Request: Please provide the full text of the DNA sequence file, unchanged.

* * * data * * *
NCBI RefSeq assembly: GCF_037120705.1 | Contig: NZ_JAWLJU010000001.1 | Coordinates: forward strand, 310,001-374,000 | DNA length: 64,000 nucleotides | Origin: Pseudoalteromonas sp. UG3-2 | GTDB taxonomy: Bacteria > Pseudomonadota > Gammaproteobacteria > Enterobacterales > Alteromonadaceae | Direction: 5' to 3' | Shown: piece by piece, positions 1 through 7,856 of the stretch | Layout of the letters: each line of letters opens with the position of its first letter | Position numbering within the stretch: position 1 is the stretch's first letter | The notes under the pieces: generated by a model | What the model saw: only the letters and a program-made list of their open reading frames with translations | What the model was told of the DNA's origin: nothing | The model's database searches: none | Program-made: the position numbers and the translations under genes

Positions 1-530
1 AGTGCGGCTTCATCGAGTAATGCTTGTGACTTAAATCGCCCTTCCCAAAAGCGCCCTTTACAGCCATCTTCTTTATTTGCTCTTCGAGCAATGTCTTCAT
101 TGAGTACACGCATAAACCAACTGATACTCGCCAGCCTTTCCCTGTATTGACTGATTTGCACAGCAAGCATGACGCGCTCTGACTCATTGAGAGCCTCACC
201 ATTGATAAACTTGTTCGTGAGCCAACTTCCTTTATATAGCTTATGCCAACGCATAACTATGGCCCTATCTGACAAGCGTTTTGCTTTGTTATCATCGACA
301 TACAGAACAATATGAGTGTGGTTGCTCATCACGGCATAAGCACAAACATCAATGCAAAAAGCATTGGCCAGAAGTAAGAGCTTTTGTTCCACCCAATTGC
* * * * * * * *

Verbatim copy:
NCBI RefSeq assembly: GCF_037120705.1 | Contig: NZ_JAWLJU010000001.1 | Coordinates: forward strand, 310,001-374,000 | DNA length: 64,000 nucleotides | Origin: Pseudoalteromonas sp. UG3-2 | GTDB taxonomy: Bacteria > Pseudomonadota > Gammaproteobacteria > Enterobacterales > Alteromonadaceae | Direction: 5' to 3' | Shown: piece by piece, positions 1 through 7,856 of the stretch | Layout of the letters: each line of letters opens with the position of its first letter | Position numbering within the stretch: position 1 is the stretch's first letter | The notes under the pieces: generated by a model | What the model saw: only the letters and a program-made list of their open reading frames with translations | What the model was told of the DNA's origin: nothing | The model's database searches: none | Program-made: the position numbers and the translations under genes

Positions 1-530
1 AGTGCGGCTTCATCGAGTAATGCTTGTGACTTAAATCGCCCTTCCCAAAAGCGCCCTTTACAGCCATCTTCTTTATTTGCTCTTCGAGCAATGTCTTCAT
101 TGAGTACACGCATAAACCAACTGATACTCGCCAGCCTTTCCCTGTATTGACTGATTTGCACAGCAAGCATGACGCGCTCTGACTCATTGAGAGCCTCACC
201 ATTGATAAACTTGTTCGTGAGCCAACTTCCTTTATATAGCTTATGCCAACGCATAACTATGGCCCTATCTGACAAGCGTTTTGCTTTGTTATCATCGACA
301 TACAGAACAATATGAGTGTGGTTGCTCATCACGGCATAAGCACAAACATCAATGCAAAAAGCATTGGCCAGAAGTAAGAGCTTTTGTTCCACCCAATTGC